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Critical digital literacies, data literacies and open practices

Webinar for 'Digital Literacy and Open Practice' module in City, University of London’s MA in Academic Practice

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Critical digital literacies, data literacies and open practices

  1. 1. Critical digital literacies data literacies open practices Catherine Cronin @catherinecronin @ForumTL National Forum for the Enhancement of Teaching and Learning in Higher Education #CityDLOP  10 Jan 2020 Image: CC0 Oliver Cole
  2. 2. This webinar is a contribution to Digital Literacy and Open Practice, a module in City, University of London’s MA in Academic Practice. Thanks to Jane Secker for the invitation. Participants in this module have been exploring digital literacies and openness, so I’ll focus on a few key ideas and resources re: critical approaches to openness and critical digital/data literacies. All webinar resources are available here: bit.ly/CityDLOP-Cronin
  3. 3. Please type in the chat window… What are some examples of open practice you are currently engaged in, or are, perhaps, considering? Image: CC BY csessums
  4. 4. Not universally experienced Complex & contextual Requires digital capability & agency Both descriptive & aspirational Critical discourse is essential “Move from access to equity & justice” Tressie McMillan Cottom (2015) open
  5. 5. critical approaches to openness & open education critical disposition “criticism of what exists, restoring what is being lost, pointing towards possible futures; and sometimes… being criticized ourselves” (Michael Apple, 1990) critical theory a focus on the concrete operations of power and a rejection of all forms of oppression, injustice, and inequality (as in critical pedagogy)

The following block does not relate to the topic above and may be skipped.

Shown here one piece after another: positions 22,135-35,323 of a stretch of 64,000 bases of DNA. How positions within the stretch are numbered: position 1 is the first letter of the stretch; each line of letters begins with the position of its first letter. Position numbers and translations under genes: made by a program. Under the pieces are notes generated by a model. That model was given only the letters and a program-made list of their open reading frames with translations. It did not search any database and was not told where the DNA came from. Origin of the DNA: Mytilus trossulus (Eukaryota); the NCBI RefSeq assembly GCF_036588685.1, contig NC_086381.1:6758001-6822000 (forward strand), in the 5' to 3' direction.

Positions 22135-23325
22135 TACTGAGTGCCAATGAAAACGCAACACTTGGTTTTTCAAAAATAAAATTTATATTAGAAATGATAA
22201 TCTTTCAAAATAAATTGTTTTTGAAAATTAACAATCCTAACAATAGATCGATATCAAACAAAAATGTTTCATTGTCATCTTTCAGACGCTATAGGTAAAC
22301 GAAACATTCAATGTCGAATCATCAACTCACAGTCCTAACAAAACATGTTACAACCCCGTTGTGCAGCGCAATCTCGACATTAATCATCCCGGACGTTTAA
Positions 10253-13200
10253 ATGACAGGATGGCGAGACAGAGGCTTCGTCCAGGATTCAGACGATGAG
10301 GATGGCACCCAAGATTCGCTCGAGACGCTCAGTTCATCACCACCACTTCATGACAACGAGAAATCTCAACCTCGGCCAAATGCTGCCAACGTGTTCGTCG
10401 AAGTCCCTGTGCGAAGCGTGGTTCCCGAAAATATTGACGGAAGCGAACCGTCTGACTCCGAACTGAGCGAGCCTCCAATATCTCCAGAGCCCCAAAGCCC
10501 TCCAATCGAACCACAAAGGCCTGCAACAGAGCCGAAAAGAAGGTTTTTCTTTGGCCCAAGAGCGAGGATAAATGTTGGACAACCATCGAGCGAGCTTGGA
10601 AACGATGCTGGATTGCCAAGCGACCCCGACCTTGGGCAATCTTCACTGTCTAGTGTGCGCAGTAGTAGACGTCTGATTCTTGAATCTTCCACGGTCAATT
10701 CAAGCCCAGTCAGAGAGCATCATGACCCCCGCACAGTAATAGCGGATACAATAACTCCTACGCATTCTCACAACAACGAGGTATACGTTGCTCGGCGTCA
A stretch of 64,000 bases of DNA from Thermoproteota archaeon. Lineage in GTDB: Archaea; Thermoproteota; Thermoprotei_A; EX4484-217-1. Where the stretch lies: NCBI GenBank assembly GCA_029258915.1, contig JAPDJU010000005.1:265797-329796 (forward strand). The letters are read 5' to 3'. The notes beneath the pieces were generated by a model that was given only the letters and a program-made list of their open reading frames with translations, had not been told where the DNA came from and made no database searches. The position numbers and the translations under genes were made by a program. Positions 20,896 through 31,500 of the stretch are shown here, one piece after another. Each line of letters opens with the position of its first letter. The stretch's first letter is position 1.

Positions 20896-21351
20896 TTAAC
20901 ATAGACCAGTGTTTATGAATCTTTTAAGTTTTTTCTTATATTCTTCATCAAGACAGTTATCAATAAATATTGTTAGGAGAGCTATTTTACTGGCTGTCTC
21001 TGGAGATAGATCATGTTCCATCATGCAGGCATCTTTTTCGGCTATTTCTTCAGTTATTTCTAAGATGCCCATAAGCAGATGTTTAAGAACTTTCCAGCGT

6. 6.  Who defines openness?  Who is included and who is excluded when education is ‘opened’, and in what ways?  In what contexts and ways do open education initiatives achieve their aims (e.g. increasing access, fostering inclusivity, enhancing learning, developing capacity and agency, empowering individuals, groups, and communities), if at all?  Could open education initiatives, in practice, do the opposite of what they are intended to do? What does that look like?  What does emancipatory open education look like? Critical approaches to openness
  7. 7. 4 dimensions shared by open educators inner circle (2 dimensions) Networked Individuals both circles (4 dimensions) Networked Educators Cronin (2017)
  8. 8. The role of higher education, and educators, is to work on nurturing digital literacies across the curriculum, taking into account the inequalities of access to opportunities to develop digital literacies before and outside of higher education, and keeping in mind the intersectionality of incoming students and how their priorities within digital literacies will differ. Maha Bali (2016) In Alexander, et al. Digital literacy in higher education, Part II, NMC Horizon Project “
  9. 9. We define radical digital citizenship as a process by which individuals and groups committed to social justice critically analyse the social, political and economic consequences of digital technologies in everyday life and collectively deliberate and take action to build alternative and emancipatory technologies and technological practices. … the cornerstone is the insistence that citizenship is a process of becoming – that it is an active and reflective state for individual and collective thinking and practice for collective action for the common good. Akwugo Emejulu & Callum McGregor (2016) @AkwugoEmejulu “